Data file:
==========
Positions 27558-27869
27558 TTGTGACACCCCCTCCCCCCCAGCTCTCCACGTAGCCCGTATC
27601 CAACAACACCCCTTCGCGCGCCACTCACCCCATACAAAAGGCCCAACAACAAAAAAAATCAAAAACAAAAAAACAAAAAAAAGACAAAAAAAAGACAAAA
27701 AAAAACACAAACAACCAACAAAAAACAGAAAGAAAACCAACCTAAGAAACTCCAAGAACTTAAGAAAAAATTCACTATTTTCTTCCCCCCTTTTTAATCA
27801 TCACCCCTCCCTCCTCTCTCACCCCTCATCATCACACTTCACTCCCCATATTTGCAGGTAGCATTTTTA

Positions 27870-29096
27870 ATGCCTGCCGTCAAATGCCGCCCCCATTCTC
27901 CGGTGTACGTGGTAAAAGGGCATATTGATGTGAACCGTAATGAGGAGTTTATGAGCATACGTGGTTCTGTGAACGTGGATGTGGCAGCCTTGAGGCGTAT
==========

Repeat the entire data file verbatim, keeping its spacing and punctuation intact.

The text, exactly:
Positions 27558-27869
27558 TTGTGACACCCCCTCCCCCCCAGCTCTCCACGTAGCCCGTATC
27601 CAACAACACCCCTTCGCGCGCCACTCACCCCATACAAAAGGCCCAACAACAAAAAAAATCAAAAACAAAAAAACAAAAAAAAGACAAAAAAAAGACAAAA
27701 AAAAACACAAACAACCAACAAAAAACAGAAAGAAAACCAACCTAAGAAACTCCAAGAACTTAAGAAAAAATTCACTATTTTCTTCCCCCCTTTTTAATCA
27801 TCACCCCTCCCTCCTCTCTCACCCCTCATCATCACACTTCACTCCCCATATTTGCAGGTAGCATTTTTA

Positions 27870-29096
27870 ATGCCTGCCGTCAAATGCCGCCCCCATTCTC
27901 CGGTGTACGTGGTAAAAGGGCATATTGATGTGAACCGTAATGAGGAGTTTATGAGCATACGTGGTTCTGTGAACGTGGATGTGGCAGCCTTGAGGCGTAT